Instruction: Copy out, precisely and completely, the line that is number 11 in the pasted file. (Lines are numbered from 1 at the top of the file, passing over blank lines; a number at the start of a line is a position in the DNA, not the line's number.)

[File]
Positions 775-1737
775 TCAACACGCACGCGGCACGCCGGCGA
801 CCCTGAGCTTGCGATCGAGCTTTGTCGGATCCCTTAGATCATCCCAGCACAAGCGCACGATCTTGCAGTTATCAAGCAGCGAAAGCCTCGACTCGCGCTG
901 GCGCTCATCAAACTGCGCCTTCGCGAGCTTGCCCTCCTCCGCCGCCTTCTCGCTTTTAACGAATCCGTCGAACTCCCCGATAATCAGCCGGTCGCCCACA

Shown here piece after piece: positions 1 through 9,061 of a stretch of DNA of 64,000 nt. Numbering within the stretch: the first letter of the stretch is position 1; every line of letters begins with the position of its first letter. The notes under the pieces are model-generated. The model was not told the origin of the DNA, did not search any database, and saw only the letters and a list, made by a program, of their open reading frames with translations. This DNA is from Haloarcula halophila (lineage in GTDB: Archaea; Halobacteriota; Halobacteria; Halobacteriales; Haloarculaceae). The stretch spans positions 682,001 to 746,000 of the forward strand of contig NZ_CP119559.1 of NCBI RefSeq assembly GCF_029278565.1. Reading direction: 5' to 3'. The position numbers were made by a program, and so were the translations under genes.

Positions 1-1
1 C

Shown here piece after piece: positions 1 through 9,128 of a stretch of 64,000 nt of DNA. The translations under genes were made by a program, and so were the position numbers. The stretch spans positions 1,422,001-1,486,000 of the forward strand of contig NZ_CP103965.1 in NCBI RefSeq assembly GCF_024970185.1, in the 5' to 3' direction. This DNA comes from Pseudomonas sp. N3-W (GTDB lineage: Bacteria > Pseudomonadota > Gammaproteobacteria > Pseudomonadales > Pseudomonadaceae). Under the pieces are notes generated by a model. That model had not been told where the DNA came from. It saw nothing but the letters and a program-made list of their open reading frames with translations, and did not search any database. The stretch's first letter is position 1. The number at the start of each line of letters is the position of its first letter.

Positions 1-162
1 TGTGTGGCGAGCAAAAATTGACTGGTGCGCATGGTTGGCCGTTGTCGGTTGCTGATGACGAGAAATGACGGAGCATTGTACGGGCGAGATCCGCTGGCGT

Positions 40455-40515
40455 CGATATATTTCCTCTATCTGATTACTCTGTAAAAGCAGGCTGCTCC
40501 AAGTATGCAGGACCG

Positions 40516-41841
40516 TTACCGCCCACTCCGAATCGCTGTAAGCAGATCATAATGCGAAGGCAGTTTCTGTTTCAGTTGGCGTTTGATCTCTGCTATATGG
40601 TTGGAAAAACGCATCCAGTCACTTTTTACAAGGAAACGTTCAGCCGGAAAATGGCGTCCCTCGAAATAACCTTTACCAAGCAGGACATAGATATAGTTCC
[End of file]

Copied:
Positions 40455-40515